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L. Spiro

[Release] DXTn Compression Algorithm

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The free NVidia DXTn compression utility is considered the industry standard in generating DXTn-compressed DDS files.
I am currently building a next-generation game engine and as we all know the quality of the graphics is important for any major title.

I wondered if the quality of the .DDS files could be improved, and I had an idea that seemed to be a reasonable way to do that. I have implemented it and am happy with the results.
It is both higher in quality and faster than the NVidia tool. In fact its low-quality setting is not only many times faster than NVidia’s low setting, but produces quality that is often higher than NVidia’s medium setting.
I have documented the algorithm with code snippets here.

I hope many individuals and game companies alike can make use of this algorithm.


L. Spiro

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Thanks for releasing the code and algorithm details. However you should really compare against ATI's texture compression library, which is not only fast (it's multithreaded) but has excellent quality. I made some comparison images and gathered some error metrics using Compressonator (the front-end tool for ATI_Compress) and their results had lower error rates, and also look better to my eyes. Yours does a better job of reproducing the gradients on the text in a few cases, however it also has some severe discoloration artifacts. But of course their library is not open source,so it's always great to have full implementation details for alternate approaches.

[attachment=6310:Comparisons.png]

[attachment=6311:ErrorStats.png]

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Thank you for the suggestion.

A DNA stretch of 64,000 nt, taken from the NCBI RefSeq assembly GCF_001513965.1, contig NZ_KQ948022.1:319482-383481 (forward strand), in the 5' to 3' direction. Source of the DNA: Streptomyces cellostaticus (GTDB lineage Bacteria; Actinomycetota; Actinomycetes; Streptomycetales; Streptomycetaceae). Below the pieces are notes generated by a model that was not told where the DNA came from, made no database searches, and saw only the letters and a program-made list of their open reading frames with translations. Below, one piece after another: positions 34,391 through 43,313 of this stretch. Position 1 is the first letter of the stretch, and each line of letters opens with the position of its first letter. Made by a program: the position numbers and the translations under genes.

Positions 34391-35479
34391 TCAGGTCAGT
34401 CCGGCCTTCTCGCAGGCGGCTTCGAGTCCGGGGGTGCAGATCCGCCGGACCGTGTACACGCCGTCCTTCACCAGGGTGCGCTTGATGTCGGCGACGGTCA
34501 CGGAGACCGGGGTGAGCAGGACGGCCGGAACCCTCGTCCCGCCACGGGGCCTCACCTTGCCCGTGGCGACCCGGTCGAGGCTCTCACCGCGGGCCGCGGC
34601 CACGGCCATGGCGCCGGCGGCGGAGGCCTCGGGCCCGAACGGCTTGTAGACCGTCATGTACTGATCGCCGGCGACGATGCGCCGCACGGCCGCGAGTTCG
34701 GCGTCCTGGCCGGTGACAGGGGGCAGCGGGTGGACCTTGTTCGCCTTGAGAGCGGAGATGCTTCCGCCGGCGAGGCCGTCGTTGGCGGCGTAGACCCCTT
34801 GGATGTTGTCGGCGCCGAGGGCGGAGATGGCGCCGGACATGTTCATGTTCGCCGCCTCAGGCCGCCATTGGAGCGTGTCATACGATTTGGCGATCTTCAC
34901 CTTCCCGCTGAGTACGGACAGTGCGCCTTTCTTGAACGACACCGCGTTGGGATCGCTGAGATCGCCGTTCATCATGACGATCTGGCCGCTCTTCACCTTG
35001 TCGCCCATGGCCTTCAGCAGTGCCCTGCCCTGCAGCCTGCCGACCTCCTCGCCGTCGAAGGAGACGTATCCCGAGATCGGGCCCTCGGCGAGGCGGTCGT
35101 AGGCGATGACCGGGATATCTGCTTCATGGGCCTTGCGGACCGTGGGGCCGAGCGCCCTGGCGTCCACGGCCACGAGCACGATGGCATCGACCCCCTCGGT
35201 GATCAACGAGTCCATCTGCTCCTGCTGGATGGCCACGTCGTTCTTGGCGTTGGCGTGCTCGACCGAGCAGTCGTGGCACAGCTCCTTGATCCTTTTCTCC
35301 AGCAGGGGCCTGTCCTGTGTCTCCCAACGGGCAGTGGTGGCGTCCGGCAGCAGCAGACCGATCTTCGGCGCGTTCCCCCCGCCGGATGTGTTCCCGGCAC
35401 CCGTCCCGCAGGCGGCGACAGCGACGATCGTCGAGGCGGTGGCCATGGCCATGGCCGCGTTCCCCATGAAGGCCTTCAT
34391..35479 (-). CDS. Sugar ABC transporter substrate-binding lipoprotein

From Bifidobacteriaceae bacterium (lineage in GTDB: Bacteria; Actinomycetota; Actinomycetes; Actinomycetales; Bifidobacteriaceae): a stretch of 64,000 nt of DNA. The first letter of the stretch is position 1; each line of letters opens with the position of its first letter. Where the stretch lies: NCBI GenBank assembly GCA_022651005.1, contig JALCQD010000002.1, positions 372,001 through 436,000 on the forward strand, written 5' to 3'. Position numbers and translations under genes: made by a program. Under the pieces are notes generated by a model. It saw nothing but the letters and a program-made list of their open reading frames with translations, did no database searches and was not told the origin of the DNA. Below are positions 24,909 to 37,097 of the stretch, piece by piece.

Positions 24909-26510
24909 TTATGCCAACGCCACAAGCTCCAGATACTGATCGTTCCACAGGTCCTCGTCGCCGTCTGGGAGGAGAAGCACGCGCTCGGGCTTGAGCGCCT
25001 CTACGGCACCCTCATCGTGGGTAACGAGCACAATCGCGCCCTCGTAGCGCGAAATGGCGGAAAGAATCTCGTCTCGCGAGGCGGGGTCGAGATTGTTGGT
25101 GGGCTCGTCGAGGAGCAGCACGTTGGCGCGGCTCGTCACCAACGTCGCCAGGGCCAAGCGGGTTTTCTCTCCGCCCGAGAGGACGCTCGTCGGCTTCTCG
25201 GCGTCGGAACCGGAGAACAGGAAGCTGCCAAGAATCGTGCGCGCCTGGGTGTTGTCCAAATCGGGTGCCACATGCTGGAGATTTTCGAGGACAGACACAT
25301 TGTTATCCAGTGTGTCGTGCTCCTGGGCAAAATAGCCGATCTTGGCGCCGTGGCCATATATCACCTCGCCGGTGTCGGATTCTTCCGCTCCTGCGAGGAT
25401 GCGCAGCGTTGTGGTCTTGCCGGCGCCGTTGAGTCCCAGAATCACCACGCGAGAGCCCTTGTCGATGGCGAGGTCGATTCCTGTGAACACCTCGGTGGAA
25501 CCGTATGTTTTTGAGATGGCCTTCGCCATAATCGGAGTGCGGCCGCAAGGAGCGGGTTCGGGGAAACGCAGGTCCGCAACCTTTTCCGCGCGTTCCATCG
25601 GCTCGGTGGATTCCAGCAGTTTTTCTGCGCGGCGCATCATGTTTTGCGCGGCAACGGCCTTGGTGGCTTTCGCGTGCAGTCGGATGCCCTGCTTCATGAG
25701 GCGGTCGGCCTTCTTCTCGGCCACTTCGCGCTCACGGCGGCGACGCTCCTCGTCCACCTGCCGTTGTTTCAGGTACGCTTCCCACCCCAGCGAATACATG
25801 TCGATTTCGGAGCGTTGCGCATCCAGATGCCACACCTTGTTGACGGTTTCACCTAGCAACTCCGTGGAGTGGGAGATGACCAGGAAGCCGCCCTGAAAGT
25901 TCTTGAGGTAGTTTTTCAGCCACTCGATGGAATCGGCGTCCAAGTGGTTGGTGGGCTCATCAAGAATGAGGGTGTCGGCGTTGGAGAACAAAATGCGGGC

I have tweaked a few things on how it decides how close colors are and my percentage of error has been decreasing. For one I used their weights for each channel instead of 0.3, 0.59, and 0.11.

I am now at 14.485, which at least beats their low-quality setting. Their high-quality setting is only at 14.055, so I am pretty close (using db(square error)).
I think the algorithm itself is sound; I just need to tweak a few things and adjust how it grades closeness of colors.
Will post more results later.


L. Spiro


[EDIT]
There is a bug in my implementation of the 3rd part. That is where the discoloration is sneaking in.
I will fix that and I believe my error will drop significantly, since nearly all of my errors are coming from the discolorazation caused there.
[/EDIT]

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Fixing the bug helped, and I made a few tweaks to the first and second stages of the algorithm.
Here are my current results:
[attachment=6318:LSResults.png]
[attachment=6319:AdOrig copy5.png]

I have a few more ideas to try.


L. Spiro

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That looks really nice!

Although I can see quite a large amount of very light blue discolorations instead of white, all over the place... especially noticeable on the upper text, along the bottom line. Which seems kind of interesting, because there's a lot of that same light blue, but not really any other noticeable discolorations besides that.


PS. Although admittedly, the light blue is easily perceived as white under normal circumstances... it just seems so abundant, I'm curious if there's something amiss.

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One may be tempted to expect all greys, but as the DXTn compression is lossy and must represent all colors in a block using only 2 16-bit endpoint colors and 2 values interpolated between them (which are not restricted to 16-bit precision, but still limited by their 16-bit end points), not every color can be exactly reproduced.

As it turns out, you can nudge a grey color closer to another grey color by changing only one of its RGB components, and blue is the component that is least perceptible. The result is of course slight discolorization, but still a closer match to the actual grey perceptually.

If I graded the closeness between 2 colors using 0.333333 for each channel then the images above would all be fully grey.


L. Spiro

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Nice read!

I would love to see MJP's updated Error Statistics after YogurtEmperor's fixes to the algorithm.